Taking an environmentally sensitive approach to pest management


Missouri Environment & Garden



AUTHOR

Michele Warmund
University of Missouri
Division of Plant Sciences
(573) 882-9632
warmundm@missouri.edu

The Christmas Apple

Michele Warmund
University of Missouri
(573) 882-9632
warmundm@missouri.edu

Published: December 4, 2020

        

In Colonial America, holiday foods and home decorations were often adorned with local plant materials, including apples and nuts. The Christmas apple, a diminutive edible fruit, was one highly-prized apple cultivar. Today, this cultivar is more widely known as the Lady apple and is often available from November through December in local stores. Other common names for this cultivar are Api, Pomme d' Apis, Petit Api, or other derivatives of these names.

wreath on a door with apples and a pineapple         

Lady apple originated as a seedling from the Forest of Api in Bretagne, France in 1628. Soon thereafter, this cultivar became popular throughout France, England, and America. During the Victorian era, barrels of Lady apples grown in the United States were shipped back to England. Since Lady apples only store well at 34 to 40°F for about one to two months, these imported apples may have been used for cooking, juice, or fermented cider upon their arrival in England. Literature from the 1800's also suggests that this highly aromatic apple was used in homes to mask unpleasant odors, rather like air fresheners are used today. In Robert Hogg's fruit manual, published in 1860, the Lady apple is described as "une pomme des damoiselles et de bonne compagnie", which translates to an apple for ladies and good company.

Well-colored Lady apples have a glossy, ruby red skin, while those grown in shaded areas of the tree often retain a yellow undercolor on portion of the fruit. The flesh is white, pleasantly aromatic, and has a mildly sub-acidic flavor. At maturity, the fruit is about two inches in diameter. However, Lady apples are marketed primarily for their aesthetic qualities, rather than their flavor characteristics. These apples can be used to decorate Christmas trees, wreaths, holiday swags, or table decorations, and are especially charming for historic buildings.

5 apples on white background

An early illustration of Lady apples published by the New York Agricultural Experiment Station in 1903.

Lady apples have been traditionally used to garnish roasted meats. They are often paired with almonds, chestnuts, walnuts, dates, pears, caramel, bacon and sausage. The flavor of Lady apples is enhanced by baking or roasting, but is not as eye-appealing as it is when used fresh. Like other apple cultivars, Lady can be used in stuffing or chutney to complement pork, ham, or chicken.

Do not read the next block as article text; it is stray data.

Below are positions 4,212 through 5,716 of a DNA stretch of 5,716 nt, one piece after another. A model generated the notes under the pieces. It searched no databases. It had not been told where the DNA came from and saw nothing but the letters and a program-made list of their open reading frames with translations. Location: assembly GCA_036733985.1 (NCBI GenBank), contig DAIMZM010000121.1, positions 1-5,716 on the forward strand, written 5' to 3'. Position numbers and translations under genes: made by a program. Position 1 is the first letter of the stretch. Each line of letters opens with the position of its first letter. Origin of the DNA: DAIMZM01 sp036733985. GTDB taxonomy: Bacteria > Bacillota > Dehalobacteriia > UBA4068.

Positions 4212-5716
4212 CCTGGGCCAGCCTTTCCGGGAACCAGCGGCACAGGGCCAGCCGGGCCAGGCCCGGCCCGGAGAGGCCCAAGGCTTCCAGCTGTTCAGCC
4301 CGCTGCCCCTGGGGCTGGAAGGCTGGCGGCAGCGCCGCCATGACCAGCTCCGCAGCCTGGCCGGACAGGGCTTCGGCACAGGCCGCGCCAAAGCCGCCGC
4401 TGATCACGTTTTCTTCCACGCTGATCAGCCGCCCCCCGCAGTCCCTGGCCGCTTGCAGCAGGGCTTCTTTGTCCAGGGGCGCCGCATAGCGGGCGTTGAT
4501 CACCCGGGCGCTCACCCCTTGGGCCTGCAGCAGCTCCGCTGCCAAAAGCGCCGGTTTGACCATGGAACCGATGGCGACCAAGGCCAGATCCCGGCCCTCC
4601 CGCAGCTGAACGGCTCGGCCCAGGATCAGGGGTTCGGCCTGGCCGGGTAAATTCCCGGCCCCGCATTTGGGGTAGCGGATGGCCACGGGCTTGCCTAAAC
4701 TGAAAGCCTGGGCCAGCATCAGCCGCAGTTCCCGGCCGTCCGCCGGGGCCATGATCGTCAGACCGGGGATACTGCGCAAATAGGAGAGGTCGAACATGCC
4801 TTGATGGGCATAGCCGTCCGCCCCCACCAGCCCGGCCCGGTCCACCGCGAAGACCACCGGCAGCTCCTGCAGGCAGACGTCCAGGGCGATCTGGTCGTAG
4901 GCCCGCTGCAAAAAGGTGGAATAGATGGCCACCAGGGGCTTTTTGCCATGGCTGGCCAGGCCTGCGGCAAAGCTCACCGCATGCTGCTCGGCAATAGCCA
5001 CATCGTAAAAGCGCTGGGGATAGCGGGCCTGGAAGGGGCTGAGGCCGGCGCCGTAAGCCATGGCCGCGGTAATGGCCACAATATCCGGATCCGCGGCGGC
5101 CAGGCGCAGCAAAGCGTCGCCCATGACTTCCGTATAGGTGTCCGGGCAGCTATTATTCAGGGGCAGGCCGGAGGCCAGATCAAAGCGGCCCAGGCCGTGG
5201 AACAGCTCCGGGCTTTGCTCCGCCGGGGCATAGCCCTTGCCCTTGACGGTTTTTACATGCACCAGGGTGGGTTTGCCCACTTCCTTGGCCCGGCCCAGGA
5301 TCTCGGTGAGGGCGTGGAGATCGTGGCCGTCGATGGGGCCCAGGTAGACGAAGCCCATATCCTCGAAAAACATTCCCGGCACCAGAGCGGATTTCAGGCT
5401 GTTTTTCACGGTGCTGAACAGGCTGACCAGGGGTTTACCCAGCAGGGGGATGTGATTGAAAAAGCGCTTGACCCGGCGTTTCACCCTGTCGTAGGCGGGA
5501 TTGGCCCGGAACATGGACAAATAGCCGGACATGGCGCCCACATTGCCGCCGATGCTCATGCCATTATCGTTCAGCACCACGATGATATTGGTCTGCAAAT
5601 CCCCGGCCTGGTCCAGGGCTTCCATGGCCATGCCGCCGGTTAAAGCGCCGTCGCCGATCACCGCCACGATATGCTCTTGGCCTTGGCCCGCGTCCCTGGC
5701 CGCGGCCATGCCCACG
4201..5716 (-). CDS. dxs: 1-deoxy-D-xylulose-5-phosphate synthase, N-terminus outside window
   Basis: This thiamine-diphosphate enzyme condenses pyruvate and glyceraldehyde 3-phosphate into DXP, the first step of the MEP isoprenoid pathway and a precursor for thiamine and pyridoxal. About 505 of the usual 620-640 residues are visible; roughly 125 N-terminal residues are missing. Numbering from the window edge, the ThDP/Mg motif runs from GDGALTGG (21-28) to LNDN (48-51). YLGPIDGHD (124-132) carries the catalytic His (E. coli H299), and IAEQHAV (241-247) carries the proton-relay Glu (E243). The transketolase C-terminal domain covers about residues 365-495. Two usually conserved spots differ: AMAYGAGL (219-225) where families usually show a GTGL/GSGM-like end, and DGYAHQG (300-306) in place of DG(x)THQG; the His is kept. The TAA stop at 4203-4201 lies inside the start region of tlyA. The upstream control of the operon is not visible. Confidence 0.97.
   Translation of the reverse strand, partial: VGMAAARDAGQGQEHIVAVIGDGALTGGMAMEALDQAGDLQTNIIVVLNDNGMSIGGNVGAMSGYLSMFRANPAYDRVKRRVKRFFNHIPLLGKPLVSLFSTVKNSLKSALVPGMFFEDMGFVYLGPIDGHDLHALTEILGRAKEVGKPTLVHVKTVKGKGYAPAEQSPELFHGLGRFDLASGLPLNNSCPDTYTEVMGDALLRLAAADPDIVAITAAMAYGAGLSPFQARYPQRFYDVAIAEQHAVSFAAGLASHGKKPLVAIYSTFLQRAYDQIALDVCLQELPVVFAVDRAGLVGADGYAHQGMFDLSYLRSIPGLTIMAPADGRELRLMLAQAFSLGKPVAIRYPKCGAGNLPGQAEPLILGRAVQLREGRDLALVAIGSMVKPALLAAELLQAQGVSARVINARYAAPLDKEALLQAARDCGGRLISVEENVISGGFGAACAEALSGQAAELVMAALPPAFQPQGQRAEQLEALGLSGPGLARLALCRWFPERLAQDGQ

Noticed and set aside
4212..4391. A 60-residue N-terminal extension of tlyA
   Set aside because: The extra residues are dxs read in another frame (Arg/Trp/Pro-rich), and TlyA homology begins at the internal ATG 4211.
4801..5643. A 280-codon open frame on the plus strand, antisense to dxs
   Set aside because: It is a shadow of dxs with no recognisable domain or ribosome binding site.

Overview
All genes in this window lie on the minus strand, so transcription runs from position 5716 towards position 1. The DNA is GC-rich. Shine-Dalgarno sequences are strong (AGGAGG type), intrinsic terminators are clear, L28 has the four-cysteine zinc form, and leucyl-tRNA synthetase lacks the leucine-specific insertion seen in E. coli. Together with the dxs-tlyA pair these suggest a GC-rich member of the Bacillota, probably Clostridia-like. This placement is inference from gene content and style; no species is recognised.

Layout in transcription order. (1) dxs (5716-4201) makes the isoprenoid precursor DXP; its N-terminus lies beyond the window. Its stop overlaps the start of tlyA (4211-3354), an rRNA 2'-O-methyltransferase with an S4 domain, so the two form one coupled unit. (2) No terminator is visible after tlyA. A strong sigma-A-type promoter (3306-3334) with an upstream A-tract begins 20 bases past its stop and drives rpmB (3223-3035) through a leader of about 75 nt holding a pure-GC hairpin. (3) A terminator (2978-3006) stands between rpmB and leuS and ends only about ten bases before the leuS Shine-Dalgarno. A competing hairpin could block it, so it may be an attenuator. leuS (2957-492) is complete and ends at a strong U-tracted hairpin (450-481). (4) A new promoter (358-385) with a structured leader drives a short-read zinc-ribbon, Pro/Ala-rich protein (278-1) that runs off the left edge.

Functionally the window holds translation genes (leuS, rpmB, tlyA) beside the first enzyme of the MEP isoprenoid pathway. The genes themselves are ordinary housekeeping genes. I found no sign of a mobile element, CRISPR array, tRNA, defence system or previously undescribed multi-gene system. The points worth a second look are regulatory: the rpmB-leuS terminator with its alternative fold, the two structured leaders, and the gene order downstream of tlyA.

Assorted apples and pears used as garnish with turkey. Photo credit: Kevin Lee Jacobs, A Garden for the House.com, https://www.agardenforthehouse.com/2014/11/braeburn-apple-gravy/

Although Lady and Pink Lady apples have similar names, they have dissimilar parentage and fruit characteristics. Pink Lady is the trade name for Cripps Pink apples and originated from a Lady Williams x Golden Delicious cross in Australia. The cross was made in 1973, released for commercial production in 1989, and introduced into the United States in the late 1990's. Pink Lady is a full-sized, elongated apple with reddish-pink with white dots over a green undercolor. It has a sweet-tart flavor with a crisp texture when ripe.

Crabapples are also distinctly different than Lady apples. There are about thirty different species of crabapples, but some of the more common ones are Malus floribunda, hupehensis, sargentii, and purpurea with more than 800 cultivars. Most crabapple trees are grown for their showy flowers rather than the fruit. Crabapples are edible, but most only average one and a half inches in diameter. Depending on the cultivar, fruit ripening occurs from July to November. The fruit is edible, but it is usually tart with a tannic aftertaste. Thus, Hewe's crab (also known as Virginia Crab) fruit is sometimes used to add a tannic complexity to the flavor of hard cider in the United States.

Clusters of ripe crabapples after tree defoliation.

   About IPM     Contact Us    Subscribe     Unsubcribe

Copyright © 2021 — Curators of the University of Missouri. All rights reserved. DMCA and other copyright information. An equal opportunity/access/affirmative action/pro-disabled and veteran employer.

Printed from: https://ipm.missouri.edu
E-mail: IPM@missouri.edu

REVISED: December 4, 2020